In the manuscripts concerning health care unearthed from the Mawangdui Han Dynasty Tombs, wu-tou was also recorded as being used to help people live longer. It has been proven by modern medical tests that aconitine has the effects of acting as a stimulant for the heart and dilating blood vessels, which will increase the contraction of the myocardium, and make people feel uplifted. Hence, there is reason to use wu-tou as a longevity medicine.
Criminal use of wu-tou is also documented in ancient archives. Er Tan, a Ming Dynasty collection of short stories, recorded a case of trafficking humans by using drugs that were made of dozens of herbs, including wu-tou, and others. Because wu-tou is highly toxic and can easily be used for wrongdoing, dynasties often restricted the sale and use of wu-tou with legislation. Bamboo texts unearthed from Mount Zhangjia [in Hubei Province] recorded that any one who possessed or produced wu-tou toxicant without permission will be sentenced to qi-shi [execution of an offender sentenced to death at a market place].
The most prolific use of wu-tou in ancient China was in the military. Military use of wu-tou included poisoning enemies and applying poison to arrows and swords. An example of using wu-tou to poison enemies can be found in the Mozi [an ancient text attributed to the Chinese philosopher Mozi more than 2,000 years ago]: people living in border areas were often ordered to plant and store toxic herbs in advance such as yuan-hua (thymelaeaceae), mang-cao (illicium lanceolatum), and wu-tou; [to prevent the enemy from attacking the city] the wells outside the city could be landfilled, and the aforementioned toxic herbs would be placed in the wells which couldn’t be landfilled.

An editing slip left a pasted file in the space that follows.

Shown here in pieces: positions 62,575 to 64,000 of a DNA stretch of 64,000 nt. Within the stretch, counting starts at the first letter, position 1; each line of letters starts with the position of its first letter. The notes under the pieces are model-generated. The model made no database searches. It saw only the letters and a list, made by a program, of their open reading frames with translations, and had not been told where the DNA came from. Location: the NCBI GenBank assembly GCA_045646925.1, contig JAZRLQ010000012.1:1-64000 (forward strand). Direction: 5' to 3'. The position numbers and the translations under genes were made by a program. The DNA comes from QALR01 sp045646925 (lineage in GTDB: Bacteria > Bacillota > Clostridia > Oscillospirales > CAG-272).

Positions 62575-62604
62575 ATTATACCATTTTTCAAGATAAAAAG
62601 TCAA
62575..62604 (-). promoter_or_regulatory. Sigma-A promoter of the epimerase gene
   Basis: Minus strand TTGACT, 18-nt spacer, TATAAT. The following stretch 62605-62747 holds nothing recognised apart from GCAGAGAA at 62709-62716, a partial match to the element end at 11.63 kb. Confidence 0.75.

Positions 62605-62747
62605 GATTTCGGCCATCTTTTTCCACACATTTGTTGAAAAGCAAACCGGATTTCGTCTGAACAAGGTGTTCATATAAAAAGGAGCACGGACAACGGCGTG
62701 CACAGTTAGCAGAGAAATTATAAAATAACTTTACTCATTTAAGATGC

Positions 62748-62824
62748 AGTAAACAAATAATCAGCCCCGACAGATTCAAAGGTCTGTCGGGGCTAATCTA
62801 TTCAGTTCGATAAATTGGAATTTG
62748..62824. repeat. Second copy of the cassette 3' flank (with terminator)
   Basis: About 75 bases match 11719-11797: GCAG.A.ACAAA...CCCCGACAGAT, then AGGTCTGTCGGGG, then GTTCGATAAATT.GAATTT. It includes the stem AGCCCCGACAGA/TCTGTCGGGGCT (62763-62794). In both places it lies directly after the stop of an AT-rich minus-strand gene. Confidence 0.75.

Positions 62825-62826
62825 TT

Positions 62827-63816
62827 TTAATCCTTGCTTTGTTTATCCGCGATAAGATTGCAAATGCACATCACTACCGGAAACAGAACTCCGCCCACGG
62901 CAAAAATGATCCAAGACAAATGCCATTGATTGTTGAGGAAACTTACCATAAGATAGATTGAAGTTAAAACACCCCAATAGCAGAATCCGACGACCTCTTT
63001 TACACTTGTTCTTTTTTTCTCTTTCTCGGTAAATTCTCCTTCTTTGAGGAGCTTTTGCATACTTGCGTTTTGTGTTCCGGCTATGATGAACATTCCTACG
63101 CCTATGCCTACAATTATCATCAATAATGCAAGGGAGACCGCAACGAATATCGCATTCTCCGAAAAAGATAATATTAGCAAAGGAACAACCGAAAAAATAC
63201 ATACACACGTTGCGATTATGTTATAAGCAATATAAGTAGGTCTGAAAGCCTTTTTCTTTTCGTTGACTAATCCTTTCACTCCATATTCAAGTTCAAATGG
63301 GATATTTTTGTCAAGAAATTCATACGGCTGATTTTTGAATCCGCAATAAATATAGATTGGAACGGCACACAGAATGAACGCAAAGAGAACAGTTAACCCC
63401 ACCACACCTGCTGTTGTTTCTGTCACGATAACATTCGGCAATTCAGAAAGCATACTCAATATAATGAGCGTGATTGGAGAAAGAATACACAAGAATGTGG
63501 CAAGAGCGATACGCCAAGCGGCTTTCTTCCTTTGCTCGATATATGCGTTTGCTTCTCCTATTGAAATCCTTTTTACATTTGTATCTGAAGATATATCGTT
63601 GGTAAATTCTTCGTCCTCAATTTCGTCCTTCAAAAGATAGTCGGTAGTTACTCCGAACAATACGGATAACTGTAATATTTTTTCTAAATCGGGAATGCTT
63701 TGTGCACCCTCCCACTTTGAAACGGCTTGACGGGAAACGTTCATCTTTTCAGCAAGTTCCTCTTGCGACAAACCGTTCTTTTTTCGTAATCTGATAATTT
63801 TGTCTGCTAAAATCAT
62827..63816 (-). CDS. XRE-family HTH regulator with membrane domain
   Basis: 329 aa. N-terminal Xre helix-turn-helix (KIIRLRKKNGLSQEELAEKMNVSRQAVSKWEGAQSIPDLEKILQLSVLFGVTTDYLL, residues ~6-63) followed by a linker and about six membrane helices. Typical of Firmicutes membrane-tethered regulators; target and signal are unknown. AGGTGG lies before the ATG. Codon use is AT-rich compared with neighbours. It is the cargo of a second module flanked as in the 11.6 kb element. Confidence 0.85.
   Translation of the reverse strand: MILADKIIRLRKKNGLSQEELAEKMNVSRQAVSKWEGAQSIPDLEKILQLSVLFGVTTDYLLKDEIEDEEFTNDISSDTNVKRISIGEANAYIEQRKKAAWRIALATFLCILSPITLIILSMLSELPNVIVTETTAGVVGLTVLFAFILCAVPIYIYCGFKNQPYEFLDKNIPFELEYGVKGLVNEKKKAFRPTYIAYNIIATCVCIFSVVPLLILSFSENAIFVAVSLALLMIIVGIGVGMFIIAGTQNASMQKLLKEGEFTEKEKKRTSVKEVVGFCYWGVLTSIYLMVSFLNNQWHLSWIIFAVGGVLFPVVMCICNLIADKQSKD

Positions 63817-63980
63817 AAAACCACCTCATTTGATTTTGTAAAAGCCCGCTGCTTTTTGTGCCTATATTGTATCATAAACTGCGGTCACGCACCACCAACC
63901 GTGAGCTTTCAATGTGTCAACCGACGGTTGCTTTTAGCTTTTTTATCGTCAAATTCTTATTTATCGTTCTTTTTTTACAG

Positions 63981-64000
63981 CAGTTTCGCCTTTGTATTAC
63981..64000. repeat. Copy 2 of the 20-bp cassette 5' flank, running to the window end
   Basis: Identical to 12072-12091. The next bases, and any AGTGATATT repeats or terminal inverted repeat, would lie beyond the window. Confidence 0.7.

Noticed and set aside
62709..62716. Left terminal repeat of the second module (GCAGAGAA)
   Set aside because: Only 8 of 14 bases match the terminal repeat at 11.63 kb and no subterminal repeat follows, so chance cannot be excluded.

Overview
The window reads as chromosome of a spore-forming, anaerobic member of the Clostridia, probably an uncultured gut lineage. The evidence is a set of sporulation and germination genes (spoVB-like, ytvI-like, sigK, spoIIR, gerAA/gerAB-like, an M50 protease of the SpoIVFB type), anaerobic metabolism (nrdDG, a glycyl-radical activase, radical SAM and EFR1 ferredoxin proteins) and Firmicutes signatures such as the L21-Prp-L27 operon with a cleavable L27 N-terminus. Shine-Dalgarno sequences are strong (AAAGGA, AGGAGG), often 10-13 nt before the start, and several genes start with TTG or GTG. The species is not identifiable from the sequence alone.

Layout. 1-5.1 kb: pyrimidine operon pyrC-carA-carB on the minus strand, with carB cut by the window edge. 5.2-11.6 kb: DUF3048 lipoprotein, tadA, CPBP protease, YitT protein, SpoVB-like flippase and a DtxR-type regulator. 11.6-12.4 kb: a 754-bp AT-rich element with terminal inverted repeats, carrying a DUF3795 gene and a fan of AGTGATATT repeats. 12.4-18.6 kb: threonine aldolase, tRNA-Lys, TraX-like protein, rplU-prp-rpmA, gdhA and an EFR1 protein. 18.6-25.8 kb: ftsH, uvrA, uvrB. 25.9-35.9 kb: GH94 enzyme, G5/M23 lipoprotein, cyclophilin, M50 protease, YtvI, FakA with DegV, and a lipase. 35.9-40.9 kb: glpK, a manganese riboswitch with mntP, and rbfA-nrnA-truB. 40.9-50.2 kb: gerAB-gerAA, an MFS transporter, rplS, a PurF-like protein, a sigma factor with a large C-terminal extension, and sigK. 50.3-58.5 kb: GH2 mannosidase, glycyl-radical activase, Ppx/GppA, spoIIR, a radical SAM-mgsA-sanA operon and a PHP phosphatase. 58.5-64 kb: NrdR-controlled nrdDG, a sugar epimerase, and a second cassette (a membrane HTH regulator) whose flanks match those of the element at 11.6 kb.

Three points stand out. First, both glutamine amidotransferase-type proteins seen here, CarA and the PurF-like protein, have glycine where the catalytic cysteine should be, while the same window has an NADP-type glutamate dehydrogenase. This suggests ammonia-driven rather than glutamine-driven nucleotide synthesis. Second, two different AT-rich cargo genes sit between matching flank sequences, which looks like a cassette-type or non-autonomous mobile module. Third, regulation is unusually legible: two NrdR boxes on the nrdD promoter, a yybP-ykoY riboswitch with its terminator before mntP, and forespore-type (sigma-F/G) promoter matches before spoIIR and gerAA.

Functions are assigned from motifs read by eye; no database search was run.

There are many records of making poisonous arrows with wu-tou. In the historical novel Romance of the Three Kingdoms, the renowned physician Hua Tuo heals General Guan Yu, who is hit by a poisoned arrow in the arm during the Battle of Fancheng in 219. Hua tells Guan that the arrow that injured him had wu-tou toxicant applied, which penetrated straight into his bones, and he would lose his arm if not properly treated in time.  
As an important military material, the possession or sale of wu-tou was prohibited, but official stockpiling was required. A bamboo text unearthed from Mount Zhangjia recounts that army and border administrations were allowed to produce wu-tou toxicant, but arrows with wu-tou toxicant should be stored carefully. Use of these arrows was permitted in hunting down invaders or thieves, but the arrows needed to be brought back and stored afterwards. Those who didn’t return the poisonous arrows and hid them for more than five days would be punished by law.
Illicium lanceolatum is a medicinal plant with the Chinese name ‘mang-cao.’ It is described as a low herb in the Divine Farmer’s Classic of Materia Medica. The branches, leaves, roots, and fruit of mang-cao are poisonous, with the shells of its fruit the most poisonous. Mang-cao is commonly used to treat traumatic injury, lumbar strain, arthritis, rheumatism, etc. Symptoms of being poisoned by mang-cao may include dizziness and nausea. In severe cases, it may lead to convulsions, difficulty breathing, and even death. Because the fruit of mang-cao look like star anise, there are still cases of being poisoned by mistakenly using mang-cao fruits as star anise.